The 1970 film Tora! Tora! Tora! set out to produce a factually scrupulous account of the Japanese attack on Pearl Harbor. In doing so, the producers arranged for both an American production crew, directed by Richard Fleischer, and a Japanese production crew, originally helmed by Akira Kurosawa (Kurosawa's slow-burning perfectionism led to his replacement by Kinji Fukasaku). The integration of the two teams suggested a new way of making a war film, from two perspectives.
Thirty-six years later, director Clint Eastwood hatched a similar plan: to excavate the Battle of Iwo Jima in two consecutive films. The first, Flags of Our Fathers, depicted the American assault and its lingering effects, especially on the battle's celebrity survivors (William Broyles Jr. and Paul Haggis shared screenplay credit). The second film, Letters From Iwo Jima, finds Japanese screenwriter Iris Yamashita working from the recently discovered and published letters written by General Tadamichi Kuribayashi and other soldiers on the scene.
Flags of Our Fathers floundered, due to evident screenwriting problems and a failure to "find" the film in the editing room. The companion film works slightly better, but brings its own set of frustrations. The film's strength is in its summation of Japanese military strategy, as disagreed upon by traditional-minded militarists and the more pragmatic Kuribayashi (Ken Watanabe). Unfortunately, Letters shares with Flags an awkward flashback structure and a patronizing tone.
The story begins as Kuribayashi arrives at the strategic island and sizes up the hopeless situation. With the combined fleet decimated, the general's superiors cannot allocate any additional resources to the defense of Iwo Jima. Kuribayashi's significantly undermanned forces must make the best of a doomed standoff with the American fleet, soon to arrive en masse. Kuribayashi's ingenious plan to build a series of tunnels helps to forestall the inevitable, and gives Eastwood a theatrical setting to double as trench and premature grave.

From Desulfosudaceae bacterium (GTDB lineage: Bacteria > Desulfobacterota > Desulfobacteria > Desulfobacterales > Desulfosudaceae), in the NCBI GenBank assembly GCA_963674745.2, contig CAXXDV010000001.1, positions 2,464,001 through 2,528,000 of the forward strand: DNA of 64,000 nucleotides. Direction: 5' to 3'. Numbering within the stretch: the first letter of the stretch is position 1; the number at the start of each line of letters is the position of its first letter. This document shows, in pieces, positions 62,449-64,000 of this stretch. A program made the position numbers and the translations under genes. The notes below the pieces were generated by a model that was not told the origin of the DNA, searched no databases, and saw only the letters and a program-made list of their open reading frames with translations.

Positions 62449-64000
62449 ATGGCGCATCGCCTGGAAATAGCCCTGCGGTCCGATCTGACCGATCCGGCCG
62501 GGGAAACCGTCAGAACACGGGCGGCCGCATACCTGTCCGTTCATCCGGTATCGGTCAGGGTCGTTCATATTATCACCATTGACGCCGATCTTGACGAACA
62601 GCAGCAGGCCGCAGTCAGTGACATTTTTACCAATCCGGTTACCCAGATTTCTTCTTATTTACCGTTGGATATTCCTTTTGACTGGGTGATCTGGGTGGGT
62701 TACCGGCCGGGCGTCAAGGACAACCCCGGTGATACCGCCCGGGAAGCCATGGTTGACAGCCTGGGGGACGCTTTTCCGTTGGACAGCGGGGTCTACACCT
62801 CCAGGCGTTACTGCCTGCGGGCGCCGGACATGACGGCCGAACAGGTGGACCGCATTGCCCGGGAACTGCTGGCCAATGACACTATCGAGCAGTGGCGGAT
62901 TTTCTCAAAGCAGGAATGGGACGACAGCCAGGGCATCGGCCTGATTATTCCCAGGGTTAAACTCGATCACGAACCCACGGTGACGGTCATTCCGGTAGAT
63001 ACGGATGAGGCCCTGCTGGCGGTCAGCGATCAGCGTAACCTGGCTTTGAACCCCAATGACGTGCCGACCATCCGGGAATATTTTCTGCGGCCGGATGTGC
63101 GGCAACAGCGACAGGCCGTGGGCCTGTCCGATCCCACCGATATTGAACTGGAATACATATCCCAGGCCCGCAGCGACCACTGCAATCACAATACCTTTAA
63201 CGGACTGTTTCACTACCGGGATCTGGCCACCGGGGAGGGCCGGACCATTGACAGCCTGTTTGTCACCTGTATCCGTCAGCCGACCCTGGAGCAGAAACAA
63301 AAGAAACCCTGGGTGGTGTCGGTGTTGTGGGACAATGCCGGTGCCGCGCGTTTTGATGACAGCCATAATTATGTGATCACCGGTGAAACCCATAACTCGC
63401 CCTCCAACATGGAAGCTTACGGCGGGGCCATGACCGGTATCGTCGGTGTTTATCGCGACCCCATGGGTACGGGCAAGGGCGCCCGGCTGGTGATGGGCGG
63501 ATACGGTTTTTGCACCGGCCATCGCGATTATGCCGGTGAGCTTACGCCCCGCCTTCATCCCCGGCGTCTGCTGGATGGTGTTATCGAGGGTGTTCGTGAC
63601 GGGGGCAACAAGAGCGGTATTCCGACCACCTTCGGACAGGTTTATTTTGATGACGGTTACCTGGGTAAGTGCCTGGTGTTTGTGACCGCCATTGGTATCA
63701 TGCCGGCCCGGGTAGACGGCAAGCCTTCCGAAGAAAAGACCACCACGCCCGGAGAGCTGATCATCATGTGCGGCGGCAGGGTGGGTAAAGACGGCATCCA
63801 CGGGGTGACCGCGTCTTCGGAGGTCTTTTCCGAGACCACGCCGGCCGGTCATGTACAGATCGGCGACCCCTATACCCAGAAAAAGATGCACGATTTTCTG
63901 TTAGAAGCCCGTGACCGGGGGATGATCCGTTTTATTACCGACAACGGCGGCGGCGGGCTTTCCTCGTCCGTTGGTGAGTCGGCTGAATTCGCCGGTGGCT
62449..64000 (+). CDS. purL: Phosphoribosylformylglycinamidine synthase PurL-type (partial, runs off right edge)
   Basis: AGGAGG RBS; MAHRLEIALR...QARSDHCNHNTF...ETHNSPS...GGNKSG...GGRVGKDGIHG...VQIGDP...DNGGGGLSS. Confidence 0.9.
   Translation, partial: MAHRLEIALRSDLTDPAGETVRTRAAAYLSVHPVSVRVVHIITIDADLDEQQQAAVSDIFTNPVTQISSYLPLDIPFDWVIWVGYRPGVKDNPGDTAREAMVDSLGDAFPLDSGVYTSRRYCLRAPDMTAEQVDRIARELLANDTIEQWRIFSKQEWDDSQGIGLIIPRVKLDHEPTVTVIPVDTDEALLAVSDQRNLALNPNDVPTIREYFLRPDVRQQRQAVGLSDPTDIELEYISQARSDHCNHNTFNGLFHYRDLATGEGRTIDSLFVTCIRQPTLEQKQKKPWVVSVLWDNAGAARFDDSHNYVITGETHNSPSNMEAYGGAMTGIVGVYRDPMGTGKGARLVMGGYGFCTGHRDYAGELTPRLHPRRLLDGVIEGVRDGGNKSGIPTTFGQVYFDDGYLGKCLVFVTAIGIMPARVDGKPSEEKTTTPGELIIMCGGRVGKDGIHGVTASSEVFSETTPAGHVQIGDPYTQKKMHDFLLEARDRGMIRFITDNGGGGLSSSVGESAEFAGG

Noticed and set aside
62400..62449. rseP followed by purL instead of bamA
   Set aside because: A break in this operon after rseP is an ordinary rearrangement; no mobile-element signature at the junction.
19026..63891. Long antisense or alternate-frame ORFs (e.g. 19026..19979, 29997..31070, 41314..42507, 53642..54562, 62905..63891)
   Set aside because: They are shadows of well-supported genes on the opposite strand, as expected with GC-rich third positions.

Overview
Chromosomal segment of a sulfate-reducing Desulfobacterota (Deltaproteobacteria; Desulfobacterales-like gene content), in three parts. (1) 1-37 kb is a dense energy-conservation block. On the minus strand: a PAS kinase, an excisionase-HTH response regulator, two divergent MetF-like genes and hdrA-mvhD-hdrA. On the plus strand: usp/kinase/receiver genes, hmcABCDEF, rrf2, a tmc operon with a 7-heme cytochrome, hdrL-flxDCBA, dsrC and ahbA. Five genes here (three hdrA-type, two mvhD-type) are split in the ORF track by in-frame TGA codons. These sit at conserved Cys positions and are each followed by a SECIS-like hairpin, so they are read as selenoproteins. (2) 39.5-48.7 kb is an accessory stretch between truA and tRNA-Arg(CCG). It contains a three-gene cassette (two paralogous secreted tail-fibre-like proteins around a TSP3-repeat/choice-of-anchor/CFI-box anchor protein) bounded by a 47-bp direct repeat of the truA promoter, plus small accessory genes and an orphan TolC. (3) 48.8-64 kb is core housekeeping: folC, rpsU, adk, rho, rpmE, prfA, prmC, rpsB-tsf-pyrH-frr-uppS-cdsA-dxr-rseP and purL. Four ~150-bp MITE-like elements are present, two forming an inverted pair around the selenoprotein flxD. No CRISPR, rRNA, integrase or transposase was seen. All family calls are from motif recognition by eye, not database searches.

Yamashita and Eastwood do a fair job of setting the sinking feelings of a cross-section of Japanese soldiers: Saigo (Kazunari Ninomiya), an innocent baker whose dread borders on the comical; do-or-die, stick-in-the-mud patriot Lieutenant Ito (Shidou Nakamura); ex-Olympic equestrian Baron Nishi (Tsuyoshi Ihara); and Shimizu (Ryo Kase), a former member of the Kempeitai (military police) whose background causes his fellow soldiers to regard him with paranoid suspicion.
Tom Stern's extremely desaturated photography draws attention away from the film's function and to its form (only explosions and blood bloom in full, brilliant red). Likewise, the editing scheme becomes tiresome as, even in the 141-minute film's apparent home stretch, Eastwood continually flashes back to better days for the soldiers. These truncated mini-dramas either hit familiar melodramatic notes, as when a conscripted Saigo is pulled from his inconsolable, pregnant wife ("The men never come home"), or set up ironic punchlines, as when Kuribayashi's American visit culminates in an all-smiles farewell (and the foreshadowy gift of a Colt .45).
There's something to be said for cataloguing the ironies of the Japanese defeat (that both Kuribayashi and Nishi once hung out with the L.A. hoi polloi, or the broadcast of a peppy, patriotic children's choir echoing through the tunnels), but Eastwood fares better in depicting the tension and misfortune leading up to the big battle, as men drop from dysentery and leaders weigh limited options. Once embroiled in the battle, the film locates the appropriate war horrors—from the combat itself to conflict over "honorable" self-slaughter—but also falls over itself in trying to achieve the film's raison d'etre of humanizing America's one-time enemy.
At times, the filmmakers do so in thuddingly simplistic fashion, by depicting American cruelty (a marine shooting two surrendered Japanese in cold blood) in opposition to Japanese sensitivity (treating a wounded captive and sadly reading his letter from Mom). The latter seems especially at odds with the film's acknowledgement that the Japanese targeted American medics: are we to believe the same men get misty reading a middle-aged American woman's advice to "Do what is right because it is right"? Yamashita also has a bad habit of repeating dialogue (like Kuribayashi's promise "I will always be in front of you") for viewers she suspects won't get it the first time.
Letters From Iwo Jima represents another nice try for Eastwood, but he doesn't have the dramatic genius to pull off stories that rely on this much narrative complexity, and his painful repetition of Kyle Eastwood's sole musical theme (dissonant variation notwithstanding) exacerbates the tediousness of the film's construction. By the time the director reveals his final irony—the setting sun: get it?—exhausted audiences may be too tired to effect their own translation of the film's muddled missives.